In southwestern Ohio, two cities sit close enough to tap into each other's radio and television stations. They're almost near enough to smell each other. Dayton, called the gem city, sits just above Cincinnati, the queen city, close enough to be part of the crown jewels.
Dayton is quite a bit smaller than Cincinnati, but living in either one, there will probably come a day where you need to get to the other city - for a cheap flight, a job, to visit someone, to go to a shopping mall, etc. Even if you're just visiting, you may realise that you can't see a Major League baseball game in Dayton, and you can't see a Wright Brothers aeroplane in Cincinnati. Sometimes, after a long night you might just wake up in the wrong city. In such cases, it's useful to know how to get to Dayton from Cincinnati or to Cincinnati from Dayton.
However, you must first know where each is. Dayton is north of Cincinnati, and in turn Cincinnati is south of Dayton. They are approximately 57 miles apart. Dayton is in Montgomery County and Cincinnati is in Hamilton County. Between them are Butler and Warren Counties, the towns of Lebanon, Hamilton and the appropriately named city of Middletown. They are about as far away from each other as San Jose, California is from San Francisco, California or London from Oxford, England. They are so close that it is reckoned that by 2010, that area could reasonably be considered the same metropolitan area.
The main way of getting from one city to the other is by driving there. The simplest way of doing that is to use Interstate 75 - a scary highway1 with more than too much traffic that is a source of frustration for many commuters.
The entirety of Interstate 75 stretches from the top of Michigan to Miami, Florida - well over 1,000 miles. So it is very important that you know which way you're heading. If you start driving north on I-75 from Dayton, you'll probably see Canada before Cincinnati. If you go south from Cincinnati on I-75, you'll get to Dalton, Georgia before Dayton.
The on-ramps for Cincinnati are rather complicated, and only Mitchell Avenue and Glendale-Milford Road feed onto I-75 normally. Cincinnati is a very old city, founded long before the days of highways, and it has hilly, old neighbourhoods. This is the cause of the abnormal interchanges. Dayton is a bit more regular.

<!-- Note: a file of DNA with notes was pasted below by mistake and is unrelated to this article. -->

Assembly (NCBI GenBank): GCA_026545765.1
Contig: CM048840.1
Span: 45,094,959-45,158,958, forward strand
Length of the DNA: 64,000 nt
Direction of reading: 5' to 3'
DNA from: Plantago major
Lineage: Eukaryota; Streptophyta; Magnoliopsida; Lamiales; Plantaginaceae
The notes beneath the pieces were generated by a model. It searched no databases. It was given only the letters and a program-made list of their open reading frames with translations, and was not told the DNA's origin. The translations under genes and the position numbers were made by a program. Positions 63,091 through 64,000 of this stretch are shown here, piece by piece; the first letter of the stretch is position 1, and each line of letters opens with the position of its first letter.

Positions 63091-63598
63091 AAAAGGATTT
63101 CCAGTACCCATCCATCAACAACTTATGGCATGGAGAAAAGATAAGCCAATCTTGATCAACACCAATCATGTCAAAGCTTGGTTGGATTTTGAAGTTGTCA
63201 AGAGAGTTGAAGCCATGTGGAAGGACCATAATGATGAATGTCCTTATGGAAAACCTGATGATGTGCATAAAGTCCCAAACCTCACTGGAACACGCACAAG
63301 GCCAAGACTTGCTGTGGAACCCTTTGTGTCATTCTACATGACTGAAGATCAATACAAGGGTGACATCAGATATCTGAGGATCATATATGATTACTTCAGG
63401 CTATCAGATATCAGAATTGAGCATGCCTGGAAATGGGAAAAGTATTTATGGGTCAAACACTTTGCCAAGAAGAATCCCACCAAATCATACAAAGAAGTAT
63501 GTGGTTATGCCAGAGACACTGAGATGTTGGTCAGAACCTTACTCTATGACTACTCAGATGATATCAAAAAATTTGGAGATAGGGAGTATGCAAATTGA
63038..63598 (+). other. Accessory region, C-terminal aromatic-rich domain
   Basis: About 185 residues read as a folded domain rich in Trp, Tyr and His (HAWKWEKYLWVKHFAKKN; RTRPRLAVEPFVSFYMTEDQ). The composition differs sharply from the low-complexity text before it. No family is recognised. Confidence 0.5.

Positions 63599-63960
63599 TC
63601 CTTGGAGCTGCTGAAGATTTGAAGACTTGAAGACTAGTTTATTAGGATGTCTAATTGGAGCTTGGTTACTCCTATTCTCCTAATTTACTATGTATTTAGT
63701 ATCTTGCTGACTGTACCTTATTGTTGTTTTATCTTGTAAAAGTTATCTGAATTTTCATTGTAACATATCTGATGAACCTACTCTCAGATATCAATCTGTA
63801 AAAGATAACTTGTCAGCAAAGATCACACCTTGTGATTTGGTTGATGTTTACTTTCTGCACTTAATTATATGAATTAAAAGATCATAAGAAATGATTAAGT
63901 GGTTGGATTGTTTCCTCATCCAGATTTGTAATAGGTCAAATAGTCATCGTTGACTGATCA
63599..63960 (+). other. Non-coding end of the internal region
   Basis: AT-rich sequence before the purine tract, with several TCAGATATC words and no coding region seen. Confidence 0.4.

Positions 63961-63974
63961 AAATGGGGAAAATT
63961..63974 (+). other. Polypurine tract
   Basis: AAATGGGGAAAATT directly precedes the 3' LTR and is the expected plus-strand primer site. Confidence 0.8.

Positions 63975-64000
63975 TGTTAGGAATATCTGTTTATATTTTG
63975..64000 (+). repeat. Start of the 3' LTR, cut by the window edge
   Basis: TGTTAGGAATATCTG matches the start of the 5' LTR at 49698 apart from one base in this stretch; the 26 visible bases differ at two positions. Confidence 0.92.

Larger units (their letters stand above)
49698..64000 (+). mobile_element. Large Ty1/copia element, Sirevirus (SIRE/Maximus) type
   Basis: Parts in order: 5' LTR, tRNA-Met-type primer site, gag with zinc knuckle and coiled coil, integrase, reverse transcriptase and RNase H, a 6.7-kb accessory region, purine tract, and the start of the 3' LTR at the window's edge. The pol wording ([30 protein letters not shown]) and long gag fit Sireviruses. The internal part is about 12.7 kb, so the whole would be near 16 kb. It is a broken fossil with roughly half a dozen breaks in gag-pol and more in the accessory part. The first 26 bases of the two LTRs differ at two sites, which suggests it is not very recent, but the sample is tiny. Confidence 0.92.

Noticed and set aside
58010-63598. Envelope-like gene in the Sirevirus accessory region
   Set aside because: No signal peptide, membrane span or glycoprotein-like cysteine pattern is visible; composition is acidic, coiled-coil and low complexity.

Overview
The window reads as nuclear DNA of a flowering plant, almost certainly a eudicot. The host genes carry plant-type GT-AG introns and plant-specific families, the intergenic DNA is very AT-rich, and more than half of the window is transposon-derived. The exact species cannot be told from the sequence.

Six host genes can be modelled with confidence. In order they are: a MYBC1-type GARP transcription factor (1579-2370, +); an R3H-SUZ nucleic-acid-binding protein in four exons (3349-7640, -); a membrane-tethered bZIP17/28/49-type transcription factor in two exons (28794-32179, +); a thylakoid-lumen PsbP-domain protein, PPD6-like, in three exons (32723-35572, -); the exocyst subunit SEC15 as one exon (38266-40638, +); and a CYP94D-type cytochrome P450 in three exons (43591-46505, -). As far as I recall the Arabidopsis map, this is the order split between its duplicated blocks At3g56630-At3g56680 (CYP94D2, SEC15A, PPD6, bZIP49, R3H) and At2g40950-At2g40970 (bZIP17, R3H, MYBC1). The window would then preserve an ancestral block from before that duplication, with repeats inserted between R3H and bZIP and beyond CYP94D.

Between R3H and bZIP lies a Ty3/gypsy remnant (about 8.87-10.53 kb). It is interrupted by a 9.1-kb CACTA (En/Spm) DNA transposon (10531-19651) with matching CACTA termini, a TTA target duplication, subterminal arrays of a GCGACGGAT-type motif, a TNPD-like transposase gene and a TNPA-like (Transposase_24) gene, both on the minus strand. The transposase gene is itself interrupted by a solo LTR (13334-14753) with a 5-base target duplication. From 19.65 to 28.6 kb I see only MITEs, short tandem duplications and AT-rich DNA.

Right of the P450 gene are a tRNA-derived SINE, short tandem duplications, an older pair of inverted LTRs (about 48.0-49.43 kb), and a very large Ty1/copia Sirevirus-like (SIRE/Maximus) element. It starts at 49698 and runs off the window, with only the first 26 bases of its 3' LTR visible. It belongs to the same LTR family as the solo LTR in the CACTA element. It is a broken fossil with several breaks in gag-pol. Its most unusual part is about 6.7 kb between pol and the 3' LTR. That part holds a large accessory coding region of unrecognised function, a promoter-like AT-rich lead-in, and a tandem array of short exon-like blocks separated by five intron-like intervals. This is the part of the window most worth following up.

If you can, try to avoid I-75 at rush hour, when folks are driving to or coming home from work, and follow the appropriate driving etiquette. If you cannot, good luck.
The Canal Days
The state of Ohio used to have a system of canals to move goods and people north and south. One such canal was the Miami and Erie Canal, which connected Dayton and Cincinnati. In those days, from 1829 until the railroad era (when the canals fell out of use), a man could move between the two cities, lazily drifting through the canal while mules pulled his boat.
Those days are gone. However, it's interesting to note that the section of I-75 between Dayton and Cincinnati follows roughly the same path as the canal used to. So the next time you're stuck in traffic between those two cities, imagine a team of mules pulling your car as you stretch out and yawn...2.
It sounds silly to go through all the trouble to fly a distance of less than 60 miles to some, but it's not uncommon among those in a rush and those who have enough money so that they don't have to put up with terrible traffic. Even after extensive security checks, it takes a well-prepared traveller less time to fly than to drive. Plus, you could make the case that flying is just a lot more fun than driving, what with seeing all the swimming pools and the tiny people...